A Debt Collector CANNOT:

  • Telephone you an unreasonable number of times
  • Telephone you at an unusual time/ unusual place
  • Disclose information of your debts to third parties
  • Use profane or other abusive language
  • Contact you after written notification that you do not want to be contacted any further
  • Claim to be affiliated with any governmental organization
  • Misrepresent the character, amount or legal status of a debt
  • Threaten of to take any action that cannot be taken legally
  • Accuse you having committed a crime
  • Threaten or communicate false credit information
  • Attempt to collect, until he honors your request to validate
  • Use deceptive methods to collect debts
  • Call you before 8:00 a.m. or after 9:00 p.m.
  • Call you, but not announce who he/she is
  • . . . and more

You can:

  • Reduce or completely zero out your interest payments
  • Avoid or reduce late payment fees
  • Combine several loans into a single payment plan
  • Get a single, low monthly payment to clear all your creditors
  • Get errors in your credit reports rectified
  • Get invalid or time-lapsed entries in your credit reports removed
  • Get peace of mind
  • . . . and more

What is Debt Collection Harassment?

The Fair Debt Collection Practices Act (FDCPA) has a set of rules that determine what can be termed as harassment by the debt collector. Harassment can be either written or verbal. Calling you repeatedly at home or work place is a form of harassment. Harassing in any form is considered a severe violation of the FDCPA.

According to the FDCPA the following are considered violations of the Act by the debt collector:

  • Harassing by calling repeatedly
  • Threatening to use violence
  • Using obscene or abusive language
  • Calling at work place
  • Calling after you request him not to call
  • Calling but not giving name
  • Sending notices that look like court notices
  • Publishing a list of consumers who have not paid
  • Trying to extract payment over phone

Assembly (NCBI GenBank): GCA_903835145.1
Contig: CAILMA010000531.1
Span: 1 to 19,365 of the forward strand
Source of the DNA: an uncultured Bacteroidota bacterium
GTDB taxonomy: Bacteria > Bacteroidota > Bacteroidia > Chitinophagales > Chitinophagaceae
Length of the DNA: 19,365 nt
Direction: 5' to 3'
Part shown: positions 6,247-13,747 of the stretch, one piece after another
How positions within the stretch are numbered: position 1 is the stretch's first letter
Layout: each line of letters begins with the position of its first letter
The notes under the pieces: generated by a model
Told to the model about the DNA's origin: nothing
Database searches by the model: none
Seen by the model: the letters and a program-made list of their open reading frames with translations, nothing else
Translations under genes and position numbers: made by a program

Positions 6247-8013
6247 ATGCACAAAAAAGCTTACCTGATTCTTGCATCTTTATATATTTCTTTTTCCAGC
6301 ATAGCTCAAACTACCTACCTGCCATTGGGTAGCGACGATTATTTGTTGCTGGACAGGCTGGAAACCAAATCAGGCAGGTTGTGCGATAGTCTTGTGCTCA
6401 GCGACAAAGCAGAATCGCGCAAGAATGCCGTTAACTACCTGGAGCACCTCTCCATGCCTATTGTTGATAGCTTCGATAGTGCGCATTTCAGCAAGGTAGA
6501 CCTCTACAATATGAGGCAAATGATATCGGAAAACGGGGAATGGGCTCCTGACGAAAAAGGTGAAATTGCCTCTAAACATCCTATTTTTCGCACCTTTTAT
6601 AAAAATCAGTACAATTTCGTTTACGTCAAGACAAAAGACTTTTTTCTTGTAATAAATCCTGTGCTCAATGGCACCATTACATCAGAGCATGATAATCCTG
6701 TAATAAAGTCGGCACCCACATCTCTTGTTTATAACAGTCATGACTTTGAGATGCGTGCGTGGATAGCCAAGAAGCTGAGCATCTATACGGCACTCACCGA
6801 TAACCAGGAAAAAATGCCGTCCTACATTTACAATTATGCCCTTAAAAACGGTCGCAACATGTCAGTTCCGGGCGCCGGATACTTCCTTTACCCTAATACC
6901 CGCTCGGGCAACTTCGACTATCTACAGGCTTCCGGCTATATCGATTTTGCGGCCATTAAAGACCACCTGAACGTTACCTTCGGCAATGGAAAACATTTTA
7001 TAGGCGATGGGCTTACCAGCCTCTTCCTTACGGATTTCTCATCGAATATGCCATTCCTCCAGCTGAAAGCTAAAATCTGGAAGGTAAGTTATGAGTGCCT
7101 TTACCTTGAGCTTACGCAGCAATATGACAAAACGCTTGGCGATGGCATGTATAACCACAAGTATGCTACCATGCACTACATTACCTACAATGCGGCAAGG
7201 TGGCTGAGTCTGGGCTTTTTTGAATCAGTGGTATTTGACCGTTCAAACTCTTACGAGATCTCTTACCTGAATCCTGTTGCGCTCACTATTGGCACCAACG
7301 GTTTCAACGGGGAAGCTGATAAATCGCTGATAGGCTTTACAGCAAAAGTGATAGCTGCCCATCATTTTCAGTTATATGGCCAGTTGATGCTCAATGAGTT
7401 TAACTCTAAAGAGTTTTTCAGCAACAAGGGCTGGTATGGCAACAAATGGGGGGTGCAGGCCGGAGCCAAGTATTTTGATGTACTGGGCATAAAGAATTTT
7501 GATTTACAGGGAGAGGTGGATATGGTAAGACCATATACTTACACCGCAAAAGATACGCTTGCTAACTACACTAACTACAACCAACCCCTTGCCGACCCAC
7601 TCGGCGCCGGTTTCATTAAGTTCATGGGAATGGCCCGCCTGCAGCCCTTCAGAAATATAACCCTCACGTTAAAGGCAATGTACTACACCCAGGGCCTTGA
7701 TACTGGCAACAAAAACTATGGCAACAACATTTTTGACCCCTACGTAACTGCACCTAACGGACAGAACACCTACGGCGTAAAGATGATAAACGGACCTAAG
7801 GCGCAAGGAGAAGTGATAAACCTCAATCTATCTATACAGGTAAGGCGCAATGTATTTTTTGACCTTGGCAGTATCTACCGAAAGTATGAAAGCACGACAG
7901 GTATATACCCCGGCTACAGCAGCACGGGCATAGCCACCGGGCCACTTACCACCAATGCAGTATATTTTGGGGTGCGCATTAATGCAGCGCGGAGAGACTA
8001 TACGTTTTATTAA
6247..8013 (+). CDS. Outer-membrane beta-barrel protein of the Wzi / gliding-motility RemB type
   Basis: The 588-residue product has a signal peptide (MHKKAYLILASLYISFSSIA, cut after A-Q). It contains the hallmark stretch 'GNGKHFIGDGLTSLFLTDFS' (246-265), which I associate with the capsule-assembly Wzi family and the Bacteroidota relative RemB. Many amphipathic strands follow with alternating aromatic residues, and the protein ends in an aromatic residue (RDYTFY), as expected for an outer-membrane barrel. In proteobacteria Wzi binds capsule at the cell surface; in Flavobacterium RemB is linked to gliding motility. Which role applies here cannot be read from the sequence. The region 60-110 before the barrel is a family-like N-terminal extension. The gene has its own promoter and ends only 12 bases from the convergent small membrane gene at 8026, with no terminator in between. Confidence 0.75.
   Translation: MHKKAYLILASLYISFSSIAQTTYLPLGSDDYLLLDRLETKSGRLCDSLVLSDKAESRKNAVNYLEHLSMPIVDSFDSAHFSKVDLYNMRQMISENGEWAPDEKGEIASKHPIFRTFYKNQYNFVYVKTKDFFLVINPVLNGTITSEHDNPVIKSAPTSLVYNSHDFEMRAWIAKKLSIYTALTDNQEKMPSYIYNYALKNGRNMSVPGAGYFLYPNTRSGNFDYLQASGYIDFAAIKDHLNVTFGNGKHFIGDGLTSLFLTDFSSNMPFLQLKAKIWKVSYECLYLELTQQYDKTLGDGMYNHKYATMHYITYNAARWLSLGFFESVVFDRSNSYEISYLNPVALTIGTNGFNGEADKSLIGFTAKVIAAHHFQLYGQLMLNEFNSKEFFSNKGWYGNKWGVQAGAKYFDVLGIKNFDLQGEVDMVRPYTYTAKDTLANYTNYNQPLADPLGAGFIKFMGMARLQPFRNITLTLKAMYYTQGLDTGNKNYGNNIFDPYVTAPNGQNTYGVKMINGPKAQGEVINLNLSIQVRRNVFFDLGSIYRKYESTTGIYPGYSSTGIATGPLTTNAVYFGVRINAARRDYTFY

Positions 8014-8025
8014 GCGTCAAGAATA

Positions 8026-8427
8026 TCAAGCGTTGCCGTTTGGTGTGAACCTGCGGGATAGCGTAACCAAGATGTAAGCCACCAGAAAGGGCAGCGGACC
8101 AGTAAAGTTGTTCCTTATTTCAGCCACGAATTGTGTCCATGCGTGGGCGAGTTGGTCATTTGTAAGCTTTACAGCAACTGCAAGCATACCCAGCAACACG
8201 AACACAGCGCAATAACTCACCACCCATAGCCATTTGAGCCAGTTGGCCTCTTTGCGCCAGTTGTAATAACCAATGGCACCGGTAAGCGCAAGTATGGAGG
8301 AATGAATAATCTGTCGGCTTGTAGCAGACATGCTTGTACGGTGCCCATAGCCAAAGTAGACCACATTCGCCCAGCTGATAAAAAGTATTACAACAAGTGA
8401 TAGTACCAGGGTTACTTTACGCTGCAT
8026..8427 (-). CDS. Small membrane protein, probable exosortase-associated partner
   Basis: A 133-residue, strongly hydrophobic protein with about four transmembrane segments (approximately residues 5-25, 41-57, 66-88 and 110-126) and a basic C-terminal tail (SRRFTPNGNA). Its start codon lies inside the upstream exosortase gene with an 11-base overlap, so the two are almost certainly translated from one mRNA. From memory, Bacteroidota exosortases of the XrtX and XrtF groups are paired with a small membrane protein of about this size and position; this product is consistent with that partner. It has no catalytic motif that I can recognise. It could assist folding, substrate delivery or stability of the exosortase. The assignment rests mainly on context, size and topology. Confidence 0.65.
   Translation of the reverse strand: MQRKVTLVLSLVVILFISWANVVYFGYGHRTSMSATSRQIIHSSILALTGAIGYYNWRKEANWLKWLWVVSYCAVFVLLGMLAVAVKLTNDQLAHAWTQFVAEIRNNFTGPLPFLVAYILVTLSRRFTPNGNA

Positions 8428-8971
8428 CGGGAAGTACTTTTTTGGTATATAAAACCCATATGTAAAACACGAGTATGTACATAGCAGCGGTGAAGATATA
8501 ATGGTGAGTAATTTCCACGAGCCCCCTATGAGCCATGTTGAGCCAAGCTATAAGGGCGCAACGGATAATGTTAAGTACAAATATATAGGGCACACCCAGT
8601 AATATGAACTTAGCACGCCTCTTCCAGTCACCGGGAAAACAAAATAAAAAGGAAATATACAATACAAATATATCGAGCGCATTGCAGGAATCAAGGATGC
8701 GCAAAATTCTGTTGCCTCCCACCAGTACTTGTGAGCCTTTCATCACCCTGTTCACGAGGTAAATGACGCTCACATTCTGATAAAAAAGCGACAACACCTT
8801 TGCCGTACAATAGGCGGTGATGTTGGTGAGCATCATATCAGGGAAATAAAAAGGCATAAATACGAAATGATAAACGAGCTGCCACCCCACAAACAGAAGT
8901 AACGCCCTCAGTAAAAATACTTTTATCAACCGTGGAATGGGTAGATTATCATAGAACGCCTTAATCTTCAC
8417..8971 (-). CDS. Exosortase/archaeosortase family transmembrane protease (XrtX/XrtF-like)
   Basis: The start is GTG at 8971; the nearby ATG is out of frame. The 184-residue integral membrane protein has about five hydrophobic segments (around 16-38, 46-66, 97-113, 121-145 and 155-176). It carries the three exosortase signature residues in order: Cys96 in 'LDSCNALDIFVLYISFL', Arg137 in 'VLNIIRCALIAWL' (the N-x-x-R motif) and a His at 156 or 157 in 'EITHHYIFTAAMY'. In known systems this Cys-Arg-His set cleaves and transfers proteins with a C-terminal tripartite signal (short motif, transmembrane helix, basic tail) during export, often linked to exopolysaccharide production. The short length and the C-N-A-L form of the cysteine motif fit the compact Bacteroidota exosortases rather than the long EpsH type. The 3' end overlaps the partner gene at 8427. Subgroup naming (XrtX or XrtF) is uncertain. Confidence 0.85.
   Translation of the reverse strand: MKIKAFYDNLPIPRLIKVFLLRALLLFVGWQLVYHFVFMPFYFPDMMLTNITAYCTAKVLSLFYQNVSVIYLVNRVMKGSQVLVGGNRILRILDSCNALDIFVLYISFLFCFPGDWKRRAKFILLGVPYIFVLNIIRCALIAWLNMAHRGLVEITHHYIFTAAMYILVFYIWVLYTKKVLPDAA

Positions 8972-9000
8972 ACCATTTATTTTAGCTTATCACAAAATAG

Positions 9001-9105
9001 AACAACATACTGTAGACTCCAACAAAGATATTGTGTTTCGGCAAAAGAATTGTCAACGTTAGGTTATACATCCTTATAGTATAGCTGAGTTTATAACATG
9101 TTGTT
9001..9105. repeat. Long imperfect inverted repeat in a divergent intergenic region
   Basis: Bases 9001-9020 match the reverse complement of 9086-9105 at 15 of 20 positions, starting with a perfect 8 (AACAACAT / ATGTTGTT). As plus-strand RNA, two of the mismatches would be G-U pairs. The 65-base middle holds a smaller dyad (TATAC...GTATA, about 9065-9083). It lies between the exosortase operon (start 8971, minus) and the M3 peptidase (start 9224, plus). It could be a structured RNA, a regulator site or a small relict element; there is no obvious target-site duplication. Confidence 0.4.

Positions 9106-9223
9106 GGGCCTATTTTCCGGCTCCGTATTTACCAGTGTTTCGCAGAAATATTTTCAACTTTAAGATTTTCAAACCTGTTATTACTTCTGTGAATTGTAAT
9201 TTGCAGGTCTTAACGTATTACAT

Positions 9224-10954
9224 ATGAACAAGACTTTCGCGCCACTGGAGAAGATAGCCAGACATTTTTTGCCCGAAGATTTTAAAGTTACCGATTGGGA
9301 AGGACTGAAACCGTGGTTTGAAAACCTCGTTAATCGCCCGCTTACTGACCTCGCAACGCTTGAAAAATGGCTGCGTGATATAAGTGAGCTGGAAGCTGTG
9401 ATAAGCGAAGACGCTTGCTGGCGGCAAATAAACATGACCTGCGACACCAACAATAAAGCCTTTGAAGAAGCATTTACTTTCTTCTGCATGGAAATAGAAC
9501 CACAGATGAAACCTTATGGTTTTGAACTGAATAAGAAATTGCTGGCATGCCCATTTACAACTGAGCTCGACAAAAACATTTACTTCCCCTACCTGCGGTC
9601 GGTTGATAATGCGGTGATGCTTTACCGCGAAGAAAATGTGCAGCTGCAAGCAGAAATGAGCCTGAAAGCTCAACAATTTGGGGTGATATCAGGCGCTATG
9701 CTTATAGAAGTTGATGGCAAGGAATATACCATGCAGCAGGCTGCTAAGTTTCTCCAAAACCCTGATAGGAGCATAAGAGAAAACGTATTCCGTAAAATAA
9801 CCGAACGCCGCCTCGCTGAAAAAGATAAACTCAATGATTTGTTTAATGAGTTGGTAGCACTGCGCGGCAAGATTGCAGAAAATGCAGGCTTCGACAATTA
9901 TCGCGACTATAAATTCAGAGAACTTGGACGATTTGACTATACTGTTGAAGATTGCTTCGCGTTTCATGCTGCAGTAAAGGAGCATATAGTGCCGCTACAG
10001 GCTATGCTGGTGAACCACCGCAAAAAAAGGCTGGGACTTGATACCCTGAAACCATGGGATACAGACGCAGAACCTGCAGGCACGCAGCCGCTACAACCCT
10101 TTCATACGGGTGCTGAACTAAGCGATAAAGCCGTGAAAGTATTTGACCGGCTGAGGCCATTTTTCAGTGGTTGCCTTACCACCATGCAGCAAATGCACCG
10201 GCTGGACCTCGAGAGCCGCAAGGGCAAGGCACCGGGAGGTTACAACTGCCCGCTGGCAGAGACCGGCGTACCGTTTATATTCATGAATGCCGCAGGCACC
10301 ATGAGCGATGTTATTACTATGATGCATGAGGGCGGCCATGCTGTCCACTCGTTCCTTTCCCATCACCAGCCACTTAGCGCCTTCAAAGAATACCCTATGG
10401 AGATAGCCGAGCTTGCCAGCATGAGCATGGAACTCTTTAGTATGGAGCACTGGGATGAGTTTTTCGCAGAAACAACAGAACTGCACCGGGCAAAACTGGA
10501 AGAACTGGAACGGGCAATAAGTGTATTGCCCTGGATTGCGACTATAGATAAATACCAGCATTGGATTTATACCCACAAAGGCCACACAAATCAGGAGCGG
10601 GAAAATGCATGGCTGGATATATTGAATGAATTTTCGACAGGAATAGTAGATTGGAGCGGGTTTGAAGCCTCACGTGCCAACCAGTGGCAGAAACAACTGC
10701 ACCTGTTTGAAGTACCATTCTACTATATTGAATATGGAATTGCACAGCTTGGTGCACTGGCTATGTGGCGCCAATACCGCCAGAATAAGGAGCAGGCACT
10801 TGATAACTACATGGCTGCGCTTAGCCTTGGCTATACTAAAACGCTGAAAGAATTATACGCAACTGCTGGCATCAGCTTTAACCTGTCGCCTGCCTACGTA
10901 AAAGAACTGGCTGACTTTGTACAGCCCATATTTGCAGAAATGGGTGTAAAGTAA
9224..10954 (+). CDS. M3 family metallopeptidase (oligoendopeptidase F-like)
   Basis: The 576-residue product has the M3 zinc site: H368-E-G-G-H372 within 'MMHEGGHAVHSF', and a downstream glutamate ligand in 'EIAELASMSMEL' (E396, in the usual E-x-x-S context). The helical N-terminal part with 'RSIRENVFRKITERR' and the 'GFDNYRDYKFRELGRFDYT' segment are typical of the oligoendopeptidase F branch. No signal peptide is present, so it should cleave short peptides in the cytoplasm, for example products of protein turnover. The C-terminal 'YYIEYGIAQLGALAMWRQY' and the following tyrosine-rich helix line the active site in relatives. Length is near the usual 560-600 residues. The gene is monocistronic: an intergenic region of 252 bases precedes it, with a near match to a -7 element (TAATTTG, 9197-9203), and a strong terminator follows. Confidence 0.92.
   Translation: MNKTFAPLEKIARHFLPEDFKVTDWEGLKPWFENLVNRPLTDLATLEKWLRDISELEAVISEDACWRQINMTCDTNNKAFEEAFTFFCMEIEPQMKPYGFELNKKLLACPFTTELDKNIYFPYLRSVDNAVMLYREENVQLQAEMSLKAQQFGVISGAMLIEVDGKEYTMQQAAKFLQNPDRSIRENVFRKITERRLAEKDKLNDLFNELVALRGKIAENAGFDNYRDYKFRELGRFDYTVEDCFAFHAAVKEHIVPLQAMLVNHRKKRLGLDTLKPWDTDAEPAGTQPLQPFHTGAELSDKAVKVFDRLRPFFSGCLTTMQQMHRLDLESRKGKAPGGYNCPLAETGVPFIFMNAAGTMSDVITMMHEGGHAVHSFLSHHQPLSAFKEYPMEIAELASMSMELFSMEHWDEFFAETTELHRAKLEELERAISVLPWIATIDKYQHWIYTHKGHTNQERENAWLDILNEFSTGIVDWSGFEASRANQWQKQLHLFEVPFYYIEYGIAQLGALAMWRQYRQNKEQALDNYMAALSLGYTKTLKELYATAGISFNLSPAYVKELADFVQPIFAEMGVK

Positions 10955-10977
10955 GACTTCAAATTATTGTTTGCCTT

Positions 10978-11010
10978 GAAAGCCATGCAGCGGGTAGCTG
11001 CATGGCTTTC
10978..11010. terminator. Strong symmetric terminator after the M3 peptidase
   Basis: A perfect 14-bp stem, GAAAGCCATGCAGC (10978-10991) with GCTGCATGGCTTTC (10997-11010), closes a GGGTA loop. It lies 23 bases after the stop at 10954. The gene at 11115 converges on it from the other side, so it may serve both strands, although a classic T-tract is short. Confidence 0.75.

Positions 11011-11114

• Giving false identity of being an attorney

A debt collector can call you if there is a genuine debt to recover. But debt collectors are often over- enthusiastic and may end up placing too many calls or end up using tough language. This is considered to be harassment. The FDCPA punishes harassment by debt collectors. The Act gives out specific guidelines on what is considered unlawful behavior. These guidelines protect consumer rights.

If debt collectors obey the rules of the book the emotional stress faced by the debtors can be avoided. In the absence of this understanding there is a possibility of the consumer falling into the emotional trap.

You can avoid the harassment by following these simple rules:

  • Stay calm during the call
  • Do not enter into argument
  • Do not use foul language
  • Do not give away your bank details
  • Ask for debt validation
  • Send a cease and desist letter
  • Dispute the debt

If the debt collector has harassed you and violated your rights, you can sue him. You may engage an FDCPA attorney who will take care of the legal aspects.

The NCO Debt Collectors Pay for Violating the FDCPA

According to Section 813 of the Fair Debt Collection Practices Act (FDCPA), a debt collector can be sued for damages per the FDCPA for using illegal or unethical collection tactics. Section 813 deals with suing debt collectors for violating the fair debt act.

The FDCPA is a federal Act that came into existence following the numerous complaints about the nefarious collection tactics of third party debt collectors. The NCO Financial Systems is one such debt collection agency known for its abominable and ruthless debt collection tactics.

The NCO has been in news for  harassment cases many times. The NCO is a third part debt collection agency that buys debts from cell phone companies, hospitals and the government for a throw away price and attempts to collect on them. Often you may even have paid the bill that these people are attempting to collect but that does not deter them. They are bent on thrusting a debt on you which is so old that you have no obligation to pay it. The NCO Financial scams are so many that we can read news about them stooping low to harass neighbors, relatives, previous occupants of your address, co-workers, etc. to collect the payments.

The NCO Financial scams are not limited to violations of the FDCPA alone. The NCO has paid millions of dollars to settle the Federal Trade Commission (FTC) charges for violating the Fair Credit Reporting Act (FCRA) and other consumer acts. The NCO Financial scams are not related just to the violations of  federal laws but to the state legislation violations too.